The U.S. State Department has approved a possible sale to the Philippines of military-helicopter packages ranging in price from U.S. $450 million to $1.5 billion, as the Southeast Asian ally looks to modernize its attack-helicopter fleet, officials in Washington said.
In Manila, the Philippine defense chief said he was aware of the announcement of the potential sale of U.S.-made Apache or Viper helicopters, but indicated that the Philippines was looking at other options for such military hardware because of the hefty price-tag.
“It was being considered by the PAF [Philippine Air Force] but it is so expensive they opted instead to consider other attack helicopters,” Defense Secretary Delfin Lorenzana told BenarNews via a text message late Friday.
He was referring to both helicopter packages included in the U.S. government’s announcement, when asked to confirm the potential deal. He did not elaborate.
On Thursday, the U.S. Defense Security Cooperation Agency (DSCA) announced that the State Department had cleared the potential sale to Manila of six AH-1Z Viper helicopters or six AH-64E Apache helicopters with other equipment and parts. The Philippines was considering acquiring either of the packages but not both, DCSA said in a news release.
“This proposed sale will support the foreign policy and national security of the United States by helping to improve the security of a friendly country that continues to be an important force for political stability, peace, and economic progress in South-East Asia,” the agency said.
The proposed transaction “will assist the Philippines in developing and maintaining strong self-defense, counterterrorism, and critical infrastructure protection capabilities,” it said.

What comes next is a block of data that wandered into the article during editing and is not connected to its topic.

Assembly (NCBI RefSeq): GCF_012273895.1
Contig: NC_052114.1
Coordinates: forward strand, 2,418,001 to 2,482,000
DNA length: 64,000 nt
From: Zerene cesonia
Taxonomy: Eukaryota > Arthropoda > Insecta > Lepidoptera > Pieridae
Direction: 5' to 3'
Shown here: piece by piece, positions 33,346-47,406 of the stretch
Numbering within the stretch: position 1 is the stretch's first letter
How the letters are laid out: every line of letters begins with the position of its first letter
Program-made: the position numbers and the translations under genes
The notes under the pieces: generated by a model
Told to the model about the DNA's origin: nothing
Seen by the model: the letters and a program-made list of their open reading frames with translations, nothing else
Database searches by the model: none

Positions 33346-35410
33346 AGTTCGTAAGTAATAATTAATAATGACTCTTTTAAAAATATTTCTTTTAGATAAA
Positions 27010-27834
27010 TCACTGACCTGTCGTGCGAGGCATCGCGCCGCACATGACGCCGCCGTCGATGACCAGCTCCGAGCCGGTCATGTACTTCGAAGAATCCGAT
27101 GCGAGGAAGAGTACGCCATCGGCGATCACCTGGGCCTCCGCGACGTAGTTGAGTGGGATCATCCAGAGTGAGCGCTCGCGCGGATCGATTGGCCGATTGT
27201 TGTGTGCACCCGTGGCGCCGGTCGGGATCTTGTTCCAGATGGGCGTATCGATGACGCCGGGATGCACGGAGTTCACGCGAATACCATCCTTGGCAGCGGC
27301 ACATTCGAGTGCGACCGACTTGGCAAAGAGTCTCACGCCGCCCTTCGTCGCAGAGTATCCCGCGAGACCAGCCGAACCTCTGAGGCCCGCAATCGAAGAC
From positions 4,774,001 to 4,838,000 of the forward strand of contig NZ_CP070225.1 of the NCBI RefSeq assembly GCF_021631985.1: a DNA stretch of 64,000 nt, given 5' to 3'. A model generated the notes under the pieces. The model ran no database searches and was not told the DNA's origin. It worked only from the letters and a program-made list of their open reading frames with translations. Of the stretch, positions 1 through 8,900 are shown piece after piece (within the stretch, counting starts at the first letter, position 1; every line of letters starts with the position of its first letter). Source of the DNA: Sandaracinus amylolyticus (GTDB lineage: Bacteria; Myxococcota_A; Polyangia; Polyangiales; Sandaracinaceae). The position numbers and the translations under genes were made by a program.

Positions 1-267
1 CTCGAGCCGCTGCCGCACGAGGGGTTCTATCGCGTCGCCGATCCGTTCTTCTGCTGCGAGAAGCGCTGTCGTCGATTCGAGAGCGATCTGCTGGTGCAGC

The Viper package carries a price-tag of $450 million and the Apache package would cost $1.5 billion. The Philippines’ 2020 defense budget, which the country’s senate approved last November, is 191.3 billion pesos (U.S. $3.7 billion), according to Jane’s 360.
Either of the helicopter packages, the DCSA said, would be sold to Manila under the U.S. Foreign Military Sales program, a form of security assistance authorized by the U.S. Arms Export Control Act. Eligible countries can buy military equipment with their own funds or with funds disbursed through U.S.-government assistance programs, according to information on the DCSA’s website.
Through the program, Manila last year acquired eight ScanEagle aerial drones as part of a $47.9 million package of drones sold by Washington to the Philippines, Malaysia, Indonesia and Vietnam. At the time, officials in Manila and Kuala Lumpur said the drones would be used for aerial surveillance of local waterways, including the disputed South China Sea.
It was not immediately clear whether the helicopters in the potential sale would be used in the sea region, where the Philippines and China have contending territorial claims, or in the southern Philippines, where government forces are dealing with threats from Islamic State-linked militants.
Washington announced the possible sale of the helicopters amid relations with the Philippines that have been rocky lately.
Early this year, Philippine President Rodrigo Duterte threatened to pull his country out of a bilateral defense pact with the United States. He was angry that the U.S. State Department had revoked an American visa for his former national police chief, who had led his administration’s controversial and bloody war on illegal drugs.
On Friday, presidential spokesman Harry Roque declined to answer questions from BenarNews about the potential deal for the Apache or Viper helicopters.
Duterte’s government, meanwhile, has not withdrawn its threat to cancel the 1999 Visiting Forces Agreement (VFA).
The pact allows for joint military exercises and other activities between the two longtime allies after the United States vacated two of its largest overseas military installations – the Subic Bay Naval Base and Clark Air Base, both located northwest of Manila – in the 1990s.
The VFA bore fruit in 2017 when Philippine troops received aerial intelligence from U.S. forces during their successful battle against Islamic State militants who had taken over the southern city of Marawi for five months.
Jason Gutierrez in Manila contributed to this report.